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article imageIMF head thinks cryptocurrencies might one day lead the economy

By James Walker     Oct 4, 2017 in Technology
Cryptocurrencies like Bitcoin could displace central banks and the current banking system. The head of the International Monetary Fund, Christine Lagarde, has said virtual currencies should not be dismissed, explaining they might be the future.
People "may prefer" cryptocurrencies
Lagarde commented on the rise of cryptocurrencies during a conference at the Bank of England this week. Her viewpoint is fairly unusual in the industry as other banking leaders have vocally claimed Bitcoin, Ethereum and others have no place in the conventional banking system.
Lagarde doesn't share the scepticism. Urging banks to invest in digital coins, she warned that new technologies cannot be swiped aside for offering something fundamentally different to current processes.
"Not so long ago, some experts argued that personal computers would never be adopted, and that tablets would only be used as expensive coffee trays," the Foundation for Economic Education reports Lagarde said. "I think it may not be wise to dismiss virtual currencies. Instead, citizens may one day prefer virtual currencies."
Why all the hype?
Visionaries are giving cryptocurrencies so much attention because they possess characteristics that address some of the biggest issues with regular banking.
The most significant feature is the presence of the underlying blockchain tech, a publicly accessible chain of transaction references. It constitutes an open ledger of every coin exchange ever made in the cryptocurrency, which could help to reduce fraud and improve economic transparency.
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In the long term, cryptocurrencies could be safer to use than regular currencies. During her talk, Laagarde said cryptocurrencies "may one day be easier and safer" to obtain than forms of physical money. Particularly in remote regions or less developed nations, established cryptocurrencies could also afford access to a more stable economy. In this capacity, cryptocurrencies might improve global economic security.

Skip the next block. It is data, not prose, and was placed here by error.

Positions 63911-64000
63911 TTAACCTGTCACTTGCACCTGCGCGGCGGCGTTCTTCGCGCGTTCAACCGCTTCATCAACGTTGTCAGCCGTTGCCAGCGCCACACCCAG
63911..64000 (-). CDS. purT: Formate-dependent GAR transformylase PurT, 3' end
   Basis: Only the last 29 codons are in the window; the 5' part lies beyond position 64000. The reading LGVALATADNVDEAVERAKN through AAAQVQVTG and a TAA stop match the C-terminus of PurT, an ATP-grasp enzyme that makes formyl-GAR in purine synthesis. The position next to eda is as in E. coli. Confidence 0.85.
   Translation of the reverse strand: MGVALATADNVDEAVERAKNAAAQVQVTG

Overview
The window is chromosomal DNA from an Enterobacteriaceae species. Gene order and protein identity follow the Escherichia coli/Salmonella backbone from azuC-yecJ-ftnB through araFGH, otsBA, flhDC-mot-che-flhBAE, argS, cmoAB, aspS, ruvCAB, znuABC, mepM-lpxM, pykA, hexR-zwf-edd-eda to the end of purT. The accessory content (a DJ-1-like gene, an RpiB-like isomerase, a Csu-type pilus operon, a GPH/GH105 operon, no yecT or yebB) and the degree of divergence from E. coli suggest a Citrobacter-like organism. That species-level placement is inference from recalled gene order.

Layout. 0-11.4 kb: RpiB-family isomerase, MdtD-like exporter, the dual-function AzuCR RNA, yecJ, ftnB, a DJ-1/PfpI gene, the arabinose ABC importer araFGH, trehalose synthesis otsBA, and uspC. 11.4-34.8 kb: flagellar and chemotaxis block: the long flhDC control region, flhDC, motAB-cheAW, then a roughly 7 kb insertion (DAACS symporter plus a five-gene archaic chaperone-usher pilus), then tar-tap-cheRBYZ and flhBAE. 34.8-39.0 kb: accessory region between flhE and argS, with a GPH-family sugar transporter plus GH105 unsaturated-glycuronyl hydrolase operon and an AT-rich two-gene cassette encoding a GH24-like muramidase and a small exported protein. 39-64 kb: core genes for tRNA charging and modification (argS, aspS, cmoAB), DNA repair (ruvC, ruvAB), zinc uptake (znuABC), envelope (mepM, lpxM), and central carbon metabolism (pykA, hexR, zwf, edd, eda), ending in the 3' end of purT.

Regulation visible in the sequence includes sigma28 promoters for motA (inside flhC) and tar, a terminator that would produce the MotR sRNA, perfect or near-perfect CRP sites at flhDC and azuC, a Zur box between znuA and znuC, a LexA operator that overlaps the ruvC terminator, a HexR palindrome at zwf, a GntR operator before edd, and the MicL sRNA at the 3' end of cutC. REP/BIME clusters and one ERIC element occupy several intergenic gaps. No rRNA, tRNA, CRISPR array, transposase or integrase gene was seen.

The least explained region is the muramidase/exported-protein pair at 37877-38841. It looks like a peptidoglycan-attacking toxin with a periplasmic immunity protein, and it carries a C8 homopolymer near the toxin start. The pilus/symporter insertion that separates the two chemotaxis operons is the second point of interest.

What are the problems? It's not all plain sailing though. In their current forms, cryptocurrencies are still notoriously volatile. They're also relatively unknown, untested and viewed with suspicion from some quarters.
The risks involved in dealing with cryptocurrencies are too high a barrier for most financial institutions to get involved. Some regions are viewing digital coins more favourably than others. China's recent suspension of cryptocurrency exchanges provided another reminder that cryptocurrencies cannot yet be relied upon as a global economy.
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There are more mundane challenges to solve too. Many people still view cryptocurrencies as an opaque technical concept with limited real world applications. So far, there has been no broad effort to educate wider audiences on blockchain tech or its possible positive impacts.
Looking to the future
This doesn't necessarily spell the end for cryptocurrencies as a future economy. As Lagarde reminded in her speech, nobody foresaw the impact of computers before they were widely available. Initially, they were confined to a small set of knowledgeable individuals and industries.
This is the mark cryptocurrencies have currently reached. We know from experience that the impacts of new technologies are rarely appreciated or apparent until a few years after they're widely available.
Although digital economies aren't yet a truly viable proposition, the rising interest from banks should be taken as a sign of their potential. With even the IMF now taking cryptocurrencies seriously, it's increasingly apparent that the future economy might be based on different models to those we know today.
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